Politics

Canada still studying U.S., U.K. bans on in-flight electronics

Canadian security experts are waiting to see whether Canada goes along with the U.S. and U.K. and bars certain airline passengers from carrying any electronic device larger than a smartphone in their carry-on luggage.

Delay on heightened air security measures puzzles security experts

Canada is still studying a ban on computers larger than a smartphone which apply to some flights from some destinations heading towards the U.S. and the U.K. (Chris Ison/Associated Press)

Canadian security experts are puzzled about why the federal government has yet to announce whether it will follow the United States and United Kingdom in banning most electronic devices from the cabin on certain international flights.

Washington moved last week to bar passengers arriving from eight countries from bringing anything larger than a mobile phone aboard a plane in their carry-on luggage. The ban applies to direct flights from 10 airports in Jordan, Egypt, Turkey, Saudi Arabia, Kuwait, Morocco, Qatar and the United Arab Emirates.

Soon after the U.S. announced its move, Britain announced similar measures and banned most electronics on flights originating in six countries: Turkey, Lebanon, Jordan, Egypt, Tunisia and Saudi Arabia. Canada and other countries, however, have so far declined to follow suit.

Canada's Transport Minister Marc Garneau said last week the federal government was evaluating intelligence provided by the U.S. The government, however, has still made no decision on whether to impose its own ban.

Minister of Transport Marc Garneau said his department was evaluating U.S. intelligence on the electronics ban. There's still no decision on whether it will apply to Canada-bound flights. (Todd Korol/Canadian Press)

Wesley Wark, a visiting professor at the University of Ottawa who specializes in security and terrorism, says it all makes for a very unusual situation.

"It makes you kind of scratch your head," said Wark.

"Generally, in these kinds of cases, because of the very complex and interconnected nature of global air travel, if one or more countries believes there's some new serious threat, they would try to ensure that there is a fairly co-ordinated implementation of security measures. Otherwise, the scheme doesn't make a whole lot of sense."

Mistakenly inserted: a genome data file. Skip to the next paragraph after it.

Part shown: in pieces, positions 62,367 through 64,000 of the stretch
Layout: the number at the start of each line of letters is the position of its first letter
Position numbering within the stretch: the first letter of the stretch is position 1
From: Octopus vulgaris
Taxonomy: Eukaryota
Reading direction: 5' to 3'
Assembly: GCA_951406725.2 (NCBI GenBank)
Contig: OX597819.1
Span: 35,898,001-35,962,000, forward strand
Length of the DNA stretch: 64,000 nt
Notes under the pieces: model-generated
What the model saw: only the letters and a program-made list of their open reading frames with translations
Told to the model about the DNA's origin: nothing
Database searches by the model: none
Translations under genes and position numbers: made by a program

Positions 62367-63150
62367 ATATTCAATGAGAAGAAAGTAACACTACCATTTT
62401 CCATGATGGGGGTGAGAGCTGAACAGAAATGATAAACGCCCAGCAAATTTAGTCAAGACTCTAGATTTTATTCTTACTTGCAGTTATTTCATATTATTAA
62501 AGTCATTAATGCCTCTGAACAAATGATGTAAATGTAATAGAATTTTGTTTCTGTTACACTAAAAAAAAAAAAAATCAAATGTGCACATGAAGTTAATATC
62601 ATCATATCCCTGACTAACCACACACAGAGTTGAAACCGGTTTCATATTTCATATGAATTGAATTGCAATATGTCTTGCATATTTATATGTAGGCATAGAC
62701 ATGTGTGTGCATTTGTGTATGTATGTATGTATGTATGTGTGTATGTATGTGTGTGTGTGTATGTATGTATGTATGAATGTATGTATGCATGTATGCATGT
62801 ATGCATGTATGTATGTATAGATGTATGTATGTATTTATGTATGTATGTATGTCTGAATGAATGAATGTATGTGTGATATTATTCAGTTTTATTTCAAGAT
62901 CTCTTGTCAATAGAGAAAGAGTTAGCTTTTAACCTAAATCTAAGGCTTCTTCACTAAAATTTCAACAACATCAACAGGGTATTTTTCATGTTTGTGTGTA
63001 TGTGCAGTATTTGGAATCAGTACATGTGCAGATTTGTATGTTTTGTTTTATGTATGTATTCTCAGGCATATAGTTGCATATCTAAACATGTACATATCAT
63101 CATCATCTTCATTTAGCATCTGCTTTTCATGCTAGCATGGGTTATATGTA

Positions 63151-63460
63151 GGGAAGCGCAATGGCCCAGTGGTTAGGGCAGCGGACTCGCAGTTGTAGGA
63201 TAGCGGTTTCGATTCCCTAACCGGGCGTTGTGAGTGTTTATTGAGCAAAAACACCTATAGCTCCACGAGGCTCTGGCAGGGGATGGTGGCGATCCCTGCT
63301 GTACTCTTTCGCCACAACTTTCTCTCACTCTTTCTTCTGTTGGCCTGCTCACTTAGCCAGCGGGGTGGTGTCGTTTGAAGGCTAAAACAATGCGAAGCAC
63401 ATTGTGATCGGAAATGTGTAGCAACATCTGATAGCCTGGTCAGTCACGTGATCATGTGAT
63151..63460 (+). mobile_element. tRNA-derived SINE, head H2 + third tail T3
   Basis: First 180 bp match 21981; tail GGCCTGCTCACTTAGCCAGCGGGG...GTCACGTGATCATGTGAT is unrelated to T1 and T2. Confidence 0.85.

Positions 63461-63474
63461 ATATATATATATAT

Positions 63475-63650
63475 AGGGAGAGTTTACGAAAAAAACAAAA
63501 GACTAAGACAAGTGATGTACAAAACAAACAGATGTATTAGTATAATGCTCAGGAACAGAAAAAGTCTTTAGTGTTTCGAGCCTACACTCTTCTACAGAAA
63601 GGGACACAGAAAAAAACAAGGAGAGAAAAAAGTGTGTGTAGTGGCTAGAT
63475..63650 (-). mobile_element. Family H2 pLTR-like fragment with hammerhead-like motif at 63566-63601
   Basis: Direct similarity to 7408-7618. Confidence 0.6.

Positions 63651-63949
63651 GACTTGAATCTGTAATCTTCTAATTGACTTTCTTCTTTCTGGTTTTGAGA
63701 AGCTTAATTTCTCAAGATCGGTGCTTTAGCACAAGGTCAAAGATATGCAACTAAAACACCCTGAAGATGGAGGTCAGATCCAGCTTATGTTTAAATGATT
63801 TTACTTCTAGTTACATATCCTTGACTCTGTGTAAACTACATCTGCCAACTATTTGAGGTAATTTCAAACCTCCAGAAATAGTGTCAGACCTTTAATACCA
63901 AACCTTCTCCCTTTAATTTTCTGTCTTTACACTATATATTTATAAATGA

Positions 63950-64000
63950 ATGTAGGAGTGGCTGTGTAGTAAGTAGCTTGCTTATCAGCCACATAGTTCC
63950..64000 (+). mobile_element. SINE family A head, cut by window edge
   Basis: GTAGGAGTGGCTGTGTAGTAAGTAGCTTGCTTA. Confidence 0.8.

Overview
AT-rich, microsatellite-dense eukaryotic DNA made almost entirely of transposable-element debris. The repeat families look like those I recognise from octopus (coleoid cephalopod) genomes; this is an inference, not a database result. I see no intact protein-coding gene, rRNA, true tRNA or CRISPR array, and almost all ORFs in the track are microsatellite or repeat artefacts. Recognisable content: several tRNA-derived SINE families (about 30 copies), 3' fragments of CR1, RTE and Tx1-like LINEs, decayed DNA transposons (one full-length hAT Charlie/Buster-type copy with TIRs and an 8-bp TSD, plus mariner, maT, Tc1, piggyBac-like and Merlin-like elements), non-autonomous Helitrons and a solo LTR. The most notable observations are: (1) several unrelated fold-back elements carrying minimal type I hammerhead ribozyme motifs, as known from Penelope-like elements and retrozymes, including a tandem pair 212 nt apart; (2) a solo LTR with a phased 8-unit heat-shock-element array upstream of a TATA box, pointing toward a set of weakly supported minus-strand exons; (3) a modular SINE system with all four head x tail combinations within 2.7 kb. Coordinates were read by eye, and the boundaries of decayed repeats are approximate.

The U.S. Department of Homeland Security cited "evaluated intelligence" for its ban, saying terrorist groups have been aggressively pursuing ways of concealing explosives inside "various consumer items."

Wark says he's glad Canada did not simply impose its own ban in a knee-jerk response. But he says the fact the federal government is still evaluating the information does raise questions.

'Less than compelling' information?

"It suggests that there may be something that is less than compelling about the information that's available from allies to Canada," he said.

Wark won't speculate about whether Canada might be wary of intelligence coming from the administration of U.S. President Donald Trump. But he does think the "lack of co-ordination and incompetence" the administration has shown on other files could be affecting the way the electronics ban is being put in place.

"Some of the awkwardness and oddness of the rollout of this could be a reflection just of an ongoing turmoil within the United States, where things are just not moving and running very smoothly," Wark said.   

Phil Gurski, a former analyst with CSIS, the Canadian Security Intelligence Service, says questions about the Trump administration may be in the back of people's minds when they weigh U.S. intelligence, but he doubts they are "the main driver" in this case. That said, he wonders what questions Canadian authorities are asking their U.S. counterparts.

'This is not a generic threat'

"The airports listed and the devices that have been put on that list for not carrying into the cabin are very specific. This is not a generic threat," Gurski said.

"We want to make sure it's the best intelligence possible, the best analysis possible. And that's probably where Canada is right now."

A spokesperson for Garneau said in an e-mail the electronics ban continues to be studied by Canadian authorities.

"It is a very complicated issue that is being taken very seriously by our government," said Marc Roy, Garneau's director of communications, without any further detail.

Transport Canada says there are 35 direct flights per week between Canada and the UAE, Egypt, Qatar, Jordan, Saudi Arabia and Morocco, six of the countries affected by the U.S. and U.K. bans.

It says there are no flights from Lebanon or Tunisia, two other countries mentioned.

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